THE singer Ayub Bachchu, who died on Thursday morning at the age of 56, has been a byword for rock music in Bangladesh. Bachchu, also a composer and lyricist and often named more as a master guitarist, left in his passing a void in the music industry and took with him a model that inspired thousands of young people aspiring to become musicians and a rock star that had entertained tens of thousands of people who love music. In his music career, he dealt with rock, blues, fusion and folk. Yet, he would be remembered for his experimentation with music, for which he set up his own studio, AB Kitchen. In his college days, along with his fellows, he founded a band which performed in programmes in the neighbourhood. Embarking on his journey to become a music professional, he banded with Feelings, a popular band of the time, in 1978 and having spent two years in the band, he joined Souls, set up in 1973, as its lead guitarists in 1980. The band earned a huge popularity for some numbers that still hark thousands back into the period.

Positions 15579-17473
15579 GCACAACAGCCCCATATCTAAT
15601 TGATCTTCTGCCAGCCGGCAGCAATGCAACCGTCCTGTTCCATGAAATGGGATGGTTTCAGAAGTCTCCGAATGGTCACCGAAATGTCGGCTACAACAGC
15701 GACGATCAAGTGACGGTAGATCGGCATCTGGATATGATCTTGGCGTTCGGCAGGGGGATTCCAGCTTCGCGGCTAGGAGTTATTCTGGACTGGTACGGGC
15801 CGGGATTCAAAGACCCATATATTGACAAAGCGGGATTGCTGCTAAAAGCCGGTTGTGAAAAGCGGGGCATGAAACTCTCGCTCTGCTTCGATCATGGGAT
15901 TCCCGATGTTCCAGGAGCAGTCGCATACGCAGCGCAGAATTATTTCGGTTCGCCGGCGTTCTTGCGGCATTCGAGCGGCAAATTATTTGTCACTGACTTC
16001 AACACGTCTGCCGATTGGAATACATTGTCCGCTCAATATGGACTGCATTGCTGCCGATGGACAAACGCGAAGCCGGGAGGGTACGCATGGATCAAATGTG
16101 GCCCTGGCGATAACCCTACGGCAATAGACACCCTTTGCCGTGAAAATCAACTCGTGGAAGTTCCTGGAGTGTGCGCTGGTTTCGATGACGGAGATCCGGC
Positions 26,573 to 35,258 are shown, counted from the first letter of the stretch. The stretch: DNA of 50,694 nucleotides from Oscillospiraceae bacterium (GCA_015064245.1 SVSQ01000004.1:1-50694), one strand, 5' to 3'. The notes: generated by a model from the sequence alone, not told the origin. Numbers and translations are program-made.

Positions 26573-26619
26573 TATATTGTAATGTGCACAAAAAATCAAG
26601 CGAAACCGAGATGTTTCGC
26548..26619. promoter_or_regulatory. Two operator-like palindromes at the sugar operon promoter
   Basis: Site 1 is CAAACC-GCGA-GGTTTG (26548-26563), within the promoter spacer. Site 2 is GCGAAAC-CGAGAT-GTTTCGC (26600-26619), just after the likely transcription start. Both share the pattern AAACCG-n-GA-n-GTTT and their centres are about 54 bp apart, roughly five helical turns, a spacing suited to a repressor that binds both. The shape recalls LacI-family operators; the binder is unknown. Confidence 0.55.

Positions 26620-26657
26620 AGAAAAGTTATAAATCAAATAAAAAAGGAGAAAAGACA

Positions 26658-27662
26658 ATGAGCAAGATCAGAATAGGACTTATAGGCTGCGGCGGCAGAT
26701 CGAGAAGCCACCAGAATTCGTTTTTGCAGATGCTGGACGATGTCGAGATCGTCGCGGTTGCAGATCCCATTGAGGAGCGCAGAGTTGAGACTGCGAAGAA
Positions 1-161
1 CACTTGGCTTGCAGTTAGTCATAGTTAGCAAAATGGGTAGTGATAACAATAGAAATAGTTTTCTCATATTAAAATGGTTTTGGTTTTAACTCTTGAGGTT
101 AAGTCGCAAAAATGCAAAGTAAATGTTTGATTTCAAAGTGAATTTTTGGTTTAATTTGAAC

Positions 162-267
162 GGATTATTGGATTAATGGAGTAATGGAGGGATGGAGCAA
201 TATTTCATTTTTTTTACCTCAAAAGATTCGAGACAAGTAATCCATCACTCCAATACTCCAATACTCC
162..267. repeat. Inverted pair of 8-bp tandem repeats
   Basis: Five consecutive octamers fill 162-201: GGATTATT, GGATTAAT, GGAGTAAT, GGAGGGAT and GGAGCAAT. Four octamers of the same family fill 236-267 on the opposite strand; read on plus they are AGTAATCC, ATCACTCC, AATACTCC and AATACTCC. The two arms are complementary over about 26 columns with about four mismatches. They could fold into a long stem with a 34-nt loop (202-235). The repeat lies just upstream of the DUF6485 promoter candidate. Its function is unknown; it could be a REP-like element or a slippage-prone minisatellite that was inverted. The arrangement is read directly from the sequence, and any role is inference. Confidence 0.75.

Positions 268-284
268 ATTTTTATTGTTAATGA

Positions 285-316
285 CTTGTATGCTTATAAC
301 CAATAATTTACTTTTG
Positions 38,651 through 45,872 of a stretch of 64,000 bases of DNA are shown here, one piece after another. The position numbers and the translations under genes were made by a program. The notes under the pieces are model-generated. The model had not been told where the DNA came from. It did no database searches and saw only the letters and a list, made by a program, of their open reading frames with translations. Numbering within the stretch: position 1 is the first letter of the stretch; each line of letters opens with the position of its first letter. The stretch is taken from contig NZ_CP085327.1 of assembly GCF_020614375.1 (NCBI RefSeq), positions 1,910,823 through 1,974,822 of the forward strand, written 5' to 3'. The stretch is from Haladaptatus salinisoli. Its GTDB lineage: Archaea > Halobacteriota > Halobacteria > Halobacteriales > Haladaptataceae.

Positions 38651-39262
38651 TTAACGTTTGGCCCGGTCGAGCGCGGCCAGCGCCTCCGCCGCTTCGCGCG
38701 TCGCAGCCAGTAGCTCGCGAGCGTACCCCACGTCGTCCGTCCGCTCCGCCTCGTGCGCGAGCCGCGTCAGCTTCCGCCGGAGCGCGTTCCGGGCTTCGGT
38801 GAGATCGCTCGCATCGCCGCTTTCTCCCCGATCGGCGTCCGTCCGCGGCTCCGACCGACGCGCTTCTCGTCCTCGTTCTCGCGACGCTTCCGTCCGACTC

He left Feelings and moved on to found his own band, LRB, or Love Runs Blind, what he once said was out of ‘the deepest of his impulses’, in 1991. His experimentation with the music and the industry became evident in the release of his band’s first production in double-album, what people in Bangladesh had till then not experienced. His experimentation with music continued in the lyrics that he wrote, the tunes that he composed and the songs that he sang. He released 16 solo albums and 12 albums from his band and, predominantly, two of which, the solo album Kashtha released in 1995 and the band album Pherari Man released in 1996, made him immensely popular. Soon after an album, solo or band, had been released, one or two numbers from the album would become instant hits. One such number is ‘Chalo badle jai’ (Let’s change), from the band album Sukh, released in 1993, which Ayub Bachchu had to sing almost every time he would perform on stage. While he became famous with his second solo album, Mayna, released in 1988, between his first solo album, Rakta Golap released in 1986, and the last one, Jibaner Galpa released in 2015, he composed about 500 songs many of which people would love to listen to after many years. He also sang songs as stand-in for the stars in films.
Most of his songs, after their release, have not remained his or the band’s, but they have become everyone’s, a feat that makes any artiste proud. In a song in his band album Sukh in 1993, he sang: Ei rupali guitar phele | Ekdin chale jabo dure, bahudure (I will leave behind my guitar one day to set forth for somewhere far away). Everyone does leave, but he left his guitar and all too early.
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